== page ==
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|Title:||Evaluating the Influence of Vegetation on Evapotranspiration from Waste Rock Surfaces in the Elk Valley, British Columbia|
|Department:||Geography and Earth Sciences|
|Abstract:||Coal mines operated by Teck Coal Ltd., in the Elk Valley, British Columbia, utilize the method of surface mining, resulting in large waste rock piles that affect water quality. In order to limit the influence that these waste rock piles have on water-rock interaction, alternate management strategies are being explored. In this study, the influence of vegetation on evapotranspiration is examined, as potential benefits exist in using vegetation to reduce the infiltration and percolation of water into waste rock. During the 2013 growing season, energy and water balance components were measured using the eddy covariance technique at a bare waste rock surface, a waste rock surface with a vegetated grass cover, and a waste rock surface with a reclaimed forest cover. In addition, other water balance components were measured, such as soil water storage and precipitation. The placement of vegetation atop the waste rock pile allowed for increased evapotranspiration compared to the bare waste rock surface. From 23 May 2013 to 30 September 2013, the reclaimed forest and reclaimed grasses site experienced 305 mm and 272 mm of ET, respectively, while the bare waste rock site had only 140 mm of ET. This increase in evapotranspiration suggests less deep percolation at vegetated sites, estimated as 148 mm, 172 mm and 246 mm for the grass, forest and bare rock sites respectively. ET at the vegetated sites was dominantly controlled by the net radiation, while the near surface moisture was the dominant control on ET at the bare rock site. Results from this study suggest future reclamation projects should consider placing surface vegetation as a potential method to reduce deep percolation into waste rock piles.|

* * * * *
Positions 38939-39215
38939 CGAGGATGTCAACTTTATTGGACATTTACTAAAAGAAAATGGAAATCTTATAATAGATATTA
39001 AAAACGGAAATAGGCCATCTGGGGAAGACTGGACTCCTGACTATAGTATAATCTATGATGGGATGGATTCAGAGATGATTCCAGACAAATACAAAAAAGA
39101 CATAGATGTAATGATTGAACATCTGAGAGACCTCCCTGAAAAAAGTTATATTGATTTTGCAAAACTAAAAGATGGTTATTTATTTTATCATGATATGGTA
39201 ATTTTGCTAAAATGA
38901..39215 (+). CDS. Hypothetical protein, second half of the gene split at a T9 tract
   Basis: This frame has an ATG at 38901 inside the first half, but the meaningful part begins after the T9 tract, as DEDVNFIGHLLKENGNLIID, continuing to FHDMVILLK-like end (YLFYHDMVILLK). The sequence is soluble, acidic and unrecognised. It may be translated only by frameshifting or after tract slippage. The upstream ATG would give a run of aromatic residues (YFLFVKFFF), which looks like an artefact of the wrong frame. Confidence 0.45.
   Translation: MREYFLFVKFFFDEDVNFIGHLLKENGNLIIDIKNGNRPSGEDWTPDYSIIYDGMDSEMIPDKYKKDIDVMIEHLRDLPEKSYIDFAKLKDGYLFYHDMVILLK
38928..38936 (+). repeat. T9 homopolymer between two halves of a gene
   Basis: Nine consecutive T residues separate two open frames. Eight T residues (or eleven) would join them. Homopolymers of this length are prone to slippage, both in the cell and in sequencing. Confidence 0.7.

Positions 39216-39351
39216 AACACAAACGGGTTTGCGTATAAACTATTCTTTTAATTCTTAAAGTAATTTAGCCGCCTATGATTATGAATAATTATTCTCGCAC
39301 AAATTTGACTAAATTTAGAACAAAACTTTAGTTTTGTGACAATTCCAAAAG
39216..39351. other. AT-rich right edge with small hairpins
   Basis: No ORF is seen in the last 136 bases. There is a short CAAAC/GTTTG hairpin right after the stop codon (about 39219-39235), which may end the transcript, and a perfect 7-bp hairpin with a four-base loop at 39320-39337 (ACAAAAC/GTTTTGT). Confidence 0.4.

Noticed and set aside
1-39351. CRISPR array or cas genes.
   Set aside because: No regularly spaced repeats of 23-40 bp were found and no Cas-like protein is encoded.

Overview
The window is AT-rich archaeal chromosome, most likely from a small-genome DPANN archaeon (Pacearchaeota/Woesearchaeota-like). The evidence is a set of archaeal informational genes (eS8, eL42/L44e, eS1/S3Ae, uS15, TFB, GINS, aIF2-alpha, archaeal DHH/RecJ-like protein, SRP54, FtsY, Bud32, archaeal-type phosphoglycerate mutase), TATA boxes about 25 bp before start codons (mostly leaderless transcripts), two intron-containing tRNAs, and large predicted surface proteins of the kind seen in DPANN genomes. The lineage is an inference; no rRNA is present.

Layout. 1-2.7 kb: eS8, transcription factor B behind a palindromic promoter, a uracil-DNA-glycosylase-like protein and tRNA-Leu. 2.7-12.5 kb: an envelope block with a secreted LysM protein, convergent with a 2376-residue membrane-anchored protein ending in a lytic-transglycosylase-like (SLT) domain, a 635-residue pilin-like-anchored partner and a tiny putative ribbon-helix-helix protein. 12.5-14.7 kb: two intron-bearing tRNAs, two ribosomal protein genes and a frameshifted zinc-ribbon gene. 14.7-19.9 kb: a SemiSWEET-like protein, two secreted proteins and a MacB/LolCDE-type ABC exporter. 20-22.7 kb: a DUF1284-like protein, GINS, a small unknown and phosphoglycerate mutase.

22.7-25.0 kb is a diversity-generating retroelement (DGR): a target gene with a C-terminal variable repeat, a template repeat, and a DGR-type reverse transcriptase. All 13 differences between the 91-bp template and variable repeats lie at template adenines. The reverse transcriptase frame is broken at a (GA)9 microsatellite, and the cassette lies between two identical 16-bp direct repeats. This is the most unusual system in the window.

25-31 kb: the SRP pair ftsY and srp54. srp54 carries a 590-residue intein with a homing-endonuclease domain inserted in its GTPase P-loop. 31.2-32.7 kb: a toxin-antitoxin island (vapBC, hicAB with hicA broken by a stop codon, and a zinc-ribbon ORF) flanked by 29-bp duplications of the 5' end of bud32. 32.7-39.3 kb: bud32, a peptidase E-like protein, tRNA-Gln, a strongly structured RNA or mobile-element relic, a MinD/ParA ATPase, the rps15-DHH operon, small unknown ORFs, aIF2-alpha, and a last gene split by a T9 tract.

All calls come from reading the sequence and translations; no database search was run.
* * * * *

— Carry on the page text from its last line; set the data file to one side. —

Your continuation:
|Appears in Collections:||Open Access Dissertations and Theses|
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|fraser_stephanie_e_201409_MSc.pdf||thesis||8.59 MB||Adobe PDF||View/Open|
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